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Oldplayer

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  1. TourStage, which of course is Bridgestone. Top forgings with the softest feel of all. Mizuno are always solid. Miura are beautifully finished but overpriced.
  2. Thanks for the link Dave. Interesting stuff. I also have 2 Sonartec 5 woods and 2 hb-001 hybrids. I wouldn't part with any of them.
  3. That 3 wood looks just like my Sonartec SS 3.5. I thought sonartec (when they were still a going concern) were an American company.
  4. Eye 2's are a very forgiving iron and still stand up well in the game improvement arena. There are higher tech GI irons now but the tradjectory and ability to control the ball is not as good as with the eye 2's. The standard shafts on eye 2's were very stiff, Karsten beleived that this was important for accuracy, but it also gives them a more penetrating flight than most GI irons which generally have lighter and softer stock shafts. One of the main differences to modern GI irons is that the eye2's were swingweighted very light. About c8 or so. modern irons are in the d0-d2 range so you would definately feel the difference there. All in all eye 2's are still great performers but there is so much choice now one cannot help being curious. I have played a set of Be-Cu plusses with ZZ lite shafts among many others. Unless you want to play a ping set with less offset I think modern ping irons would have a similar feel.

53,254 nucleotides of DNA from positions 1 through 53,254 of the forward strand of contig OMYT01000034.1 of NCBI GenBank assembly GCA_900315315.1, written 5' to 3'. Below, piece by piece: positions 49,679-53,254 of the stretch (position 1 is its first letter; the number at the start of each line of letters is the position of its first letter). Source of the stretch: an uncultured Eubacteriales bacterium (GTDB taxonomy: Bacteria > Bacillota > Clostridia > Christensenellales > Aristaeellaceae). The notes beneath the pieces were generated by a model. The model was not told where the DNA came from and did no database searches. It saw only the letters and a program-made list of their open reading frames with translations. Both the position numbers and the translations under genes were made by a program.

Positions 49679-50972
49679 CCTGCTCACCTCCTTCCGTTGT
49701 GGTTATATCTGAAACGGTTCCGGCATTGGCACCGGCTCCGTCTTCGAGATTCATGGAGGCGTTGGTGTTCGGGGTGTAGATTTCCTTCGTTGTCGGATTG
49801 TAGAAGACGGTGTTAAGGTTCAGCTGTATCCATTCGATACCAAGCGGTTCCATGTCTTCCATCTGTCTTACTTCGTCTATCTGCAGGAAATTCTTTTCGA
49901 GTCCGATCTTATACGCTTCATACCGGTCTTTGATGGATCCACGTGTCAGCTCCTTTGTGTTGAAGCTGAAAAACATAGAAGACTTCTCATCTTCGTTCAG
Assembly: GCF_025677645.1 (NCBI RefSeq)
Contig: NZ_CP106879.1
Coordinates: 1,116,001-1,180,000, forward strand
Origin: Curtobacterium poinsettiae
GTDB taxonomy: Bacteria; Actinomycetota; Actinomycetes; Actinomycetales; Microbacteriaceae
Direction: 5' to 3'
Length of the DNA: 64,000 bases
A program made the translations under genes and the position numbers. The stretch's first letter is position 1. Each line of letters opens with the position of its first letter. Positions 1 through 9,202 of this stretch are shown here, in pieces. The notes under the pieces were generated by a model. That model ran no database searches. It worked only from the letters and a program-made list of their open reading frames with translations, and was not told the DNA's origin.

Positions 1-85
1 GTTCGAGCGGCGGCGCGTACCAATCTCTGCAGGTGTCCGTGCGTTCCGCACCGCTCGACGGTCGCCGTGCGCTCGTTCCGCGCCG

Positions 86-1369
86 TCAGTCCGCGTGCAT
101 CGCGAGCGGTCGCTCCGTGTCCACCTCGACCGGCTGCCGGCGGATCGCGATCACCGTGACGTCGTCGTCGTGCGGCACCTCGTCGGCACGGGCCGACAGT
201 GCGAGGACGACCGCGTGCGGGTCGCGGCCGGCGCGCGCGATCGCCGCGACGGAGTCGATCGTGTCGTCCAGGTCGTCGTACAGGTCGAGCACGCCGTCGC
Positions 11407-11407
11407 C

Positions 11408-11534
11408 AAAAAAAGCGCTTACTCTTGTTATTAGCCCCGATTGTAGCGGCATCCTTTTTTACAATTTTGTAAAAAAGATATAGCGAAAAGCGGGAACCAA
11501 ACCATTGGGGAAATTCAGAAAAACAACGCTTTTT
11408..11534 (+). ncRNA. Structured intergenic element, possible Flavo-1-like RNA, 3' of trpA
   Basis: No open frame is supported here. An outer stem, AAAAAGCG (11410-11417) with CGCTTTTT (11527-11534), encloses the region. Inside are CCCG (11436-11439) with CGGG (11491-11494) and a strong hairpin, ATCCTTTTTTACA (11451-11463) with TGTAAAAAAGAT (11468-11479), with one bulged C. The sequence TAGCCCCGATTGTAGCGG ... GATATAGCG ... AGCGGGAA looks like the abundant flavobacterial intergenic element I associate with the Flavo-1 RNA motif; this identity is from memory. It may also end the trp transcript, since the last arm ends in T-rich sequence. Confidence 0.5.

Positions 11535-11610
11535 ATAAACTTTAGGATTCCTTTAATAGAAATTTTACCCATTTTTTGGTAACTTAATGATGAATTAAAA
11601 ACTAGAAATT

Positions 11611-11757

5. I have hit these and they feel ok but launch a little high for a "player" cb. Top line was a little thick for my taste, but quite acceptable. They do look very pretty, but performance wise they were not anything too special. Although a direct comparison is perhaps not totally applicable i would rate the mizuno mx 300's a better all round forgiving players cb.
  6. The main trouble being you would run the risk of extreme nausea to find out if they performed well or not.
  7. Corey Pavin actually designed them. What was he thinking!!
  8. The 905R has a muted sound, more solid rather than the "tin can" sound you get with some of the newer sticks. I like that; and you don't need earplugs. As for the feel off the face, it definately lets you know when you've got one out of the middle. It is not as forgiving as some drivers but the tradeoff is out of the sweet spot it it a bomber. Longest driver I have hit. (although the shaft I have in it has a fair bit to do with that) It is more of a "better player" driver and it's past poularity is mostly amoung that group. However it is quite playable for most players and was made to launch a bit higher than the S or the T.